Search Results: "Bart Kosko"


BOOK REVIEW

NON-FICTION
Released: June 15, 1993

"Still, for all the self-indulgence, probably the best primer around for learning what FL is all about, certainly cuts above Daniel McNeill and Paul Freiberger's Fuzzy Logic (p. 45)."
Aristotle is out and Buddha is in; the law of the excluded middle (either A or not-A) is repealed, and A and not-A together replaces it. Read full book review >

BOOK REVIEW

NOISE by Bart Kosko
Released: Aug. 21, 2006

"Heady reading from a polymath popularizer, but exhilarating nonetheless."
What's bad and—surprise—what's good about noise, explicated by fuzzy-logic/neural-network doyen Kosko (Fuzzy Thinking, 1993; The Fuzzy Future, 1999). Read full book review >

BOOK REVIEW

NON-FICTION
Released: Sept. 1, 1999

"For the rest, the book succeeds in capturing the flavor of fuzziness but not enough to convince us it's time to throw the binary baby out with the bathwater. (Author tour)"
Flights of fuzzy fancy, and fantasy, from an expert in the field (Fuzzy Thinking, 1993)—but hardly a guide for the perplexed. Read full book review >

BOOK REVIEW

NANOTIME by Bart Kosko
Released: Nov. 1, 1997

"A brash, confused, and, well, fuzzy yarn that, with its relentlessly amoral inhabitants and doings, leaves an unpleasant aftertaste."
Debut novel from the guru of fuzzy logic (the nonfiction Fuzzy Thinking, 1993). Read full book review >

BOOK REVIEW

BART FUBBLES by Pat Warren
Released: Jan. 21, 2015

"Warning: attempts to use this as a read-aloud may result in a laughing, unruly audience.
"
A humorous picture book about an unusually gassy young boy. Read full book review >

BOOK REVIEW

ST. BART BREAKDOWN by Don Bruns
MYSTERY THRILLER
Released: March 1, 2008

"An interesting background can't redeem derivative characters, lifeless dialogue and a story line that wants to rock but mostly falls short."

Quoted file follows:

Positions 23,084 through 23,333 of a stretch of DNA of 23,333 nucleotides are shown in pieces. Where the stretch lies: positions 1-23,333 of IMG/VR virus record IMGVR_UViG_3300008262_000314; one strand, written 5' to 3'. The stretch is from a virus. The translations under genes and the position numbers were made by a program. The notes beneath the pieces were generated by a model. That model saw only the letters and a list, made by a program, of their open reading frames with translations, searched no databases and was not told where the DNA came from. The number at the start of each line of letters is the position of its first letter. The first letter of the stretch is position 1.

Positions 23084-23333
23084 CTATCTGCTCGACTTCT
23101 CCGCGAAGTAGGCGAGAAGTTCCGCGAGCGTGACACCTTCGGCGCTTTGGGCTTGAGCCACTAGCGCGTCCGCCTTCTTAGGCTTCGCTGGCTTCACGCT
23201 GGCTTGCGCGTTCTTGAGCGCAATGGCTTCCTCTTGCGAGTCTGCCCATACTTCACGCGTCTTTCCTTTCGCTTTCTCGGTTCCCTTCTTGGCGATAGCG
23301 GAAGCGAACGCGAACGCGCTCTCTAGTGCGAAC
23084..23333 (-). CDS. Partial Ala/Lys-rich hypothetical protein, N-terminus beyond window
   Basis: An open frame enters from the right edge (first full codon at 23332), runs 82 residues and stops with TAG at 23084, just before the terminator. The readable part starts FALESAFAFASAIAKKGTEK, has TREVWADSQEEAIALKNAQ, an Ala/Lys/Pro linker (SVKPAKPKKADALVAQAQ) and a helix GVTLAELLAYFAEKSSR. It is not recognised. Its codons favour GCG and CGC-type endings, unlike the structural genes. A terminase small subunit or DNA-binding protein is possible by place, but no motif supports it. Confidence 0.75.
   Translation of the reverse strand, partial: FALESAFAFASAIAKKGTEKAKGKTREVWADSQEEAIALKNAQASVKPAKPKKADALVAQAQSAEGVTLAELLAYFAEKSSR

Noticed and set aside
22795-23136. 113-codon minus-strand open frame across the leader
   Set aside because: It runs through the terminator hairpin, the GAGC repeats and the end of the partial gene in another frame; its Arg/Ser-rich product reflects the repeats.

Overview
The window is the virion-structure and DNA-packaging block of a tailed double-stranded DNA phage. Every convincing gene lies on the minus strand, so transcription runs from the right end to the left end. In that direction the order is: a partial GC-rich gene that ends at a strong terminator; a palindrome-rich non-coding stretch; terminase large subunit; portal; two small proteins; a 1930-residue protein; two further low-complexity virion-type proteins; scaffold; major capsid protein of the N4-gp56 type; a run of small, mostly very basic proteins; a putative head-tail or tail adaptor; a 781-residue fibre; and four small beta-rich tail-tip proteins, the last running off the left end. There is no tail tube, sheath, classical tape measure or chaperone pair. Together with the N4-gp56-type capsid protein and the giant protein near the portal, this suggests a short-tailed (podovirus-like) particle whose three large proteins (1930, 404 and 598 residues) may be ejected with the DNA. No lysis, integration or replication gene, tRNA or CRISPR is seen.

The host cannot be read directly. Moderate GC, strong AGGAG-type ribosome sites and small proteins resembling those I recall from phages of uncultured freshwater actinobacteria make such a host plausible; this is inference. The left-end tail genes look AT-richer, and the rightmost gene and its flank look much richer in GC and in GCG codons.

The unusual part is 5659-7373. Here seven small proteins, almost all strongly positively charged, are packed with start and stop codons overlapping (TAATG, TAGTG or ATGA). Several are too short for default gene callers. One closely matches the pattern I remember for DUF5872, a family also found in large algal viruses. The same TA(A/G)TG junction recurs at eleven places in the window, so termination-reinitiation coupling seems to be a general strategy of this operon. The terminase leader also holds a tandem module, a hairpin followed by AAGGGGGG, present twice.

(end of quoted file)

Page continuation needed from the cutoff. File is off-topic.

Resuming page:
A rock 'n' roll reporter seeks a killer interview with a rock 'n' roll producer and almost gets it, but not in a nice way. Read full book review >

BOOK REVIEW

TEN-GALLON BART by Susan Stevens Crummel
ANIMALS
Released: March 1, 2006

"A quick-draw of quick-witted guffaws, guaranteed to get your goat and make readers grin. (Picture book. 5-8)"
Meet Ten-Gallon Bart, sheriff of Dog City, the most peaceful town in the West, because he's done a bang-up job. Read full book review >

BOOK REVIEW

TEN-GALLON BART BEATS THE HEAT by Susan Stevens Crummel
ANIMALS
Released: March 1, 2010

"Crummel's cheeky narrative (with several clever turns of phrase and lots of onomatopoeia) and Donohue's quirky, textured layered-paper illustrations complement one another to a T in this substantial frontier yarn. (Picture book. 4-7)"
Blistering heat drives a California canine to the Alaska gold rush. Read full book review >

BOOK REVIEW

IMAGINE by Bart Vivian
by Bart Vivian, illustrated by Bart Vivian
CHILDREN'S
Released: April 16, 2013

"This didactic effort lacks imagination and originality. (Picture book. 4-7)"
Children are invited to dream big in this title that doesn't quite fly. Read full book review >

BOOK REVIEW

ANIMALS
Released: Oct. 1, 2004

"A precious but good-humored recasting of the classic fable. (Picture book/folktale. 7-9)"
Wandering considerably afield from the original, Bart changes the mice to teddy bears, removes most of the danger, and adds a more felicitous ending. Read full book review >

BOOK REVIEW

SECRET LOVE by Bart Schneider
FICTION & LITERATURE
Released: March 3, 2001

"The milieu is perfectly captured, but the storyline relies heavily on melodrama to propel the action forward. And the often-stagey dialogue is no help. Disappointing, if often engaging."
A rather plodding second effort from Schneider, founding editor of The Hungry Mind Review (now The Ruminator Review), returns to the themes and settings of his debut (Blue Bossa, 1998). Read full book review >

BOOK REVIEW

BIOGRAPHY & MEMOIR
Released: Dec. 8, 2015

"An engrossing portrait of an emblematic Victorian."
A rollicking biography of a classic 19th-century figure, featuring imperial adventure, high diplomacy, literary fame, and an eccentric cult focused on bizarrely sublimated sexuality. Read full book review >